Healing and Wholeness:
A Wounded Community of Healing
Fourth Sunday in Lent • March 11, 2018
Recommended Readings: Romans 12:1-18
Pastor Jeff Wells
If you are not familiar with it, the Talmud is an ancient collection of stories and legal interpretations by rabbis composed in the first centuries of modern Judaism. Here’s a legend from the Talmud that is pertinent for our reflection today. Listen carefully.
One day, Rabbi Yoshua ben Levi came upon Elijah the prophet while he was standing at the entrance of Rabbi Simeron ben Yohai’s cave.
He asked Elijah, “When will the Messiah come?”
Elijah replied, “Go and ask him yourself.”
“Where is he?” Rabbi Yoshua asked.
“Sitting at the gates of the city,” said Elijah.
“How shall I know him?”
Elijah responded, “He is sitting among the poor covered with wounds. The others unbind all of their wounds at the same time and then bind them up again. But the Messiah unbinds one wound at a time and binds it up again, saying to himself, ‘Perhaps I shall be needed: if so, I must always be ready so as not to delay for a moment’.”
Now, this is a Jewish text and the Messiah in this story is not Jesus. But, the point the story tries to make applies to Jesus, as well: the Messiah wants to be ready at all times to offer himself to facilitate somebody else’s healing and wholeness. And isn’t that just like Jesus – always thinking about other people’s welfare. He’s got his own wounds and he doesn’t ignore them, but he does not let them rule his existence or get the best of him.
Jesus’s efforts to heal – to heal persons, communities, and social systems – played a big part in nearly everything he said and did in his teaching, preaching, and living. And he wants us to follow his example. The basic message that infused Jesus’ entire ministry was this: “the kin-dom is already coming upon us.” The kin-dom is already here! The question is, “How are we going to respond? What are we going to do about it?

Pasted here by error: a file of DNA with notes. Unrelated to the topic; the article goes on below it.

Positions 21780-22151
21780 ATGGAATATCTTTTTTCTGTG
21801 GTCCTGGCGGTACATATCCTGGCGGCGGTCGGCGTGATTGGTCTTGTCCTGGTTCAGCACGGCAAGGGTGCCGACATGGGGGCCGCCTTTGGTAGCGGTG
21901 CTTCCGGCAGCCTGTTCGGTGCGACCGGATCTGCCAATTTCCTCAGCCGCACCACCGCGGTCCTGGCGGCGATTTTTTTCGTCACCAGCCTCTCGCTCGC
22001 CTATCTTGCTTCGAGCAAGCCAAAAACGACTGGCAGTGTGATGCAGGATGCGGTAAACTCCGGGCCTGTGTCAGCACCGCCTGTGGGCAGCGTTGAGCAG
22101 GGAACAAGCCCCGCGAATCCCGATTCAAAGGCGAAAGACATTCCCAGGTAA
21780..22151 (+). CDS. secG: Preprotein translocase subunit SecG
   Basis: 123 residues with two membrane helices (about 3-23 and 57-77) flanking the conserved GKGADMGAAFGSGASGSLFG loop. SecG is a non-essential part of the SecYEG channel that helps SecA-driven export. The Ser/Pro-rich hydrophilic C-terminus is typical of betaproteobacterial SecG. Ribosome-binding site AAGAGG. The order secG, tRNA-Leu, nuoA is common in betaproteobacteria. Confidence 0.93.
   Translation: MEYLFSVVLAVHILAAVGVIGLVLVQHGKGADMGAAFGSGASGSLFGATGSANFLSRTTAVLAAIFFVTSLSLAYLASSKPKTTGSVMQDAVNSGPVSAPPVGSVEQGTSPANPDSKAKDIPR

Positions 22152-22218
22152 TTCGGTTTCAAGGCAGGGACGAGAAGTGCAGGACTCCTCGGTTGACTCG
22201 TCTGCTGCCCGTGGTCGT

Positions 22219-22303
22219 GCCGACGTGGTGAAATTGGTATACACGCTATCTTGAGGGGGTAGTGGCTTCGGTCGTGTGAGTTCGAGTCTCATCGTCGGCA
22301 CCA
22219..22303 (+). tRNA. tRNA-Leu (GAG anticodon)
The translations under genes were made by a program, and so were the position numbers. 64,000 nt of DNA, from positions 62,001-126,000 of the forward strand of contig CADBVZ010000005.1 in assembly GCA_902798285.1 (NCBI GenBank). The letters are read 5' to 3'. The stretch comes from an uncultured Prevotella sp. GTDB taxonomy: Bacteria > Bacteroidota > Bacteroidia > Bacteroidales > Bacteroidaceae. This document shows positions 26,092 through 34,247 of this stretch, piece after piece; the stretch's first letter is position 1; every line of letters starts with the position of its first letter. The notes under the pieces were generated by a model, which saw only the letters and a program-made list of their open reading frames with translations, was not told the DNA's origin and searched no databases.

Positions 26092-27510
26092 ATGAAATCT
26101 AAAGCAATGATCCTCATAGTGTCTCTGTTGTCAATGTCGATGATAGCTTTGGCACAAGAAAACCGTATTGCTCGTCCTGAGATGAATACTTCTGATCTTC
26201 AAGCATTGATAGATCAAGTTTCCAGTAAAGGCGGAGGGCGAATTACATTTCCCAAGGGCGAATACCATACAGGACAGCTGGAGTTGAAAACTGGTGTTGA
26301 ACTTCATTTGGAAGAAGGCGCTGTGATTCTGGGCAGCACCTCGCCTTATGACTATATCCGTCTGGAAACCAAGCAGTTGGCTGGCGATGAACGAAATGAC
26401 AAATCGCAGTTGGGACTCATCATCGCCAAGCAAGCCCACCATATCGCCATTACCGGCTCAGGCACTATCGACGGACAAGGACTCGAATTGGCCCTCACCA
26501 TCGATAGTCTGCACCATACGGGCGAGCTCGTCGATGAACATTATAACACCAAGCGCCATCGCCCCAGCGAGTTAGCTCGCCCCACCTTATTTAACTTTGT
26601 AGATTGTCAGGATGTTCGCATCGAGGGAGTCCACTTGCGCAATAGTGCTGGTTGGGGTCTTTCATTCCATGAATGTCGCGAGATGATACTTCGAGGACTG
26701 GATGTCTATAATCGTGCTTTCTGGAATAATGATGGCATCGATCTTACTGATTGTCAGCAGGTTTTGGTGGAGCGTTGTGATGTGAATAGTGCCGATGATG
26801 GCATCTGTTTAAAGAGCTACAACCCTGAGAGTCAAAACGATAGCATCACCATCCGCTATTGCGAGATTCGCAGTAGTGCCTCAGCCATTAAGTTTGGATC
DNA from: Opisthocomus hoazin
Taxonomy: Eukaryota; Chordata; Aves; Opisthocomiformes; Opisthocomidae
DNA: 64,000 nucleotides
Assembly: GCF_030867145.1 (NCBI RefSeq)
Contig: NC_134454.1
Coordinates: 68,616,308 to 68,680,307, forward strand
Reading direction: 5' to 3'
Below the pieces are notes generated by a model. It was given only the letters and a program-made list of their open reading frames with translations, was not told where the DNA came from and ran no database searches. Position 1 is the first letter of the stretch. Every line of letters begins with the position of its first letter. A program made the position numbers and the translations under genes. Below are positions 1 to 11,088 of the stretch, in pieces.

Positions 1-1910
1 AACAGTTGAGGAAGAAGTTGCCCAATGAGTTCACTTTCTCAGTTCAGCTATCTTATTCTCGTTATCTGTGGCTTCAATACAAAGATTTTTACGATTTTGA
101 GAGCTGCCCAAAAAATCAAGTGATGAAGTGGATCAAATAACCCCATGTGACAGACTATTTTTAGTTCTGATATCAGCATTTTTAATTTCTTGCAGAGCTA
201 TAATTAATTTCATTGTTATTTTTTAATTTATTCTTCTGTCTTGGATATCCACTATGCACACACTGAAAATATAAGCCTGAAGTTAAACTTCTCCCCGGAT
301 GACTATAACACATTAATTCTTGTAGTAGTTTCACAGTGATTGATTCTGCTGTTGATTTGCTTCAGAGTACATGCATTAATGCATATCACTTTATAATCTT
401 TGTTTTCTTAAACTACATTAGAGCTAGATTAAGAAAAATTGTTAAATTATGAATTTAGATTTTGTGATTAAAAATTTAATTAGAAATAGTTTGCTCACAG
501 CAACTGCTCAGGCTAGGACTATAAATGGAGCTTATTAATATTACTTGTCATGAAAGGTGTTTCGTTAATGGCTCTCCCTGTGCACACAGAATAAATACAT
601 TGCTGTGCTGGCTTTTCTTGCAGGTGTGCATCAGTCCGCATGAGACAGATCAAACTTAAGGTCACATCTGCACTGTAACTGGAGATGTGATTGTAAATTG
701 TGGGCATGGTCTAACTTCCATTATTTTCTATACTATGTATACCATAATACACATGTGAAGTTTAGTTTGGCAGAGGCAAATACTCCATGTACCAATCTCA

There’s a huge need for creating spaces where healing and wholeness can happen. We are all wounded in various ways and in varying degrees. Some of our wounds are inflicted upon us. Some we inflict upon ourselves. Some arise from our relationships with other human beings. Other wounds simply come with being human. Some of us are wounded by oppression or marginalization; some by rejection and alienation; others of us are wounded in relationships with family, friends, co-workers, acquaintances. None of us gets to completely avoid being wounded.
Yet, at the same time, even in the midst of our woundedness, we have the potential to be healers – wounded healers, as spiritual writer and teacher Henri Nouwen named it. Did you catch that? You can be wounded and also be an instrument for helping someone else to find healing and wholeness. The wounds that we hold in our bodies, minds, and spirits do not just disappear. So, we have to learn to experience healing and wholeness and to help others experience these even in the face of wounds and scars that are still very present.
And perhaps even more profound, together we have the potential to be a wounded community of healing.We can be more than just a collection of wounded individuals with an intention to seek healing and wholeness. We can become a whole that is greater than the sum of the parts. This body of Christ that we form together can be a powerfully healing community.
I chose the scripture passage that Monica read because it offers a partial description of what I think it means to be a wounded community of healing. Listen to some of the advice Paul gives in his letter:
- We all have gifts. Offer your gifts to the community – to the body.
- Love each other.
- Be patient with one another.
- Be willing to help each other as needed.
- Practice extravagant hospitality.
- Enjoy one another’s company, celebrating your differences as well as those things that you hold in common (OK, Paul doesn’t quite say that, but it fits with his ethos).
This passage is all about how to be messy and wounded together in community. The description doesn’t include everything I would want. In particular, it doesn’t include the explicit suggestion that we act as wounded healers for one another, but it does describe actions that contribute to that purpose: love, caring, patience, hospitality, offering ourselves for others.
Paul was addressing a church – a community of messy, wounded human beings. In that sense, the Church of the Village resembles that church in Rome. We are not a perfect community. In fact, we are all imperfect and wounded – you are wounded, every person in the pews around you is wounded, your lay leadership and your pastors – we are all wounded. In a way, that’s a good thing, because we would not be able to help one another heal, if we had no experience of being wounded ourselves. When Jesus said, “The kin-dom is already upon us,” I believe that one thing he wanted us to understand from that is that we need to be serious and intentional about creating space for love and healing and wholeness in our lives and in our communities.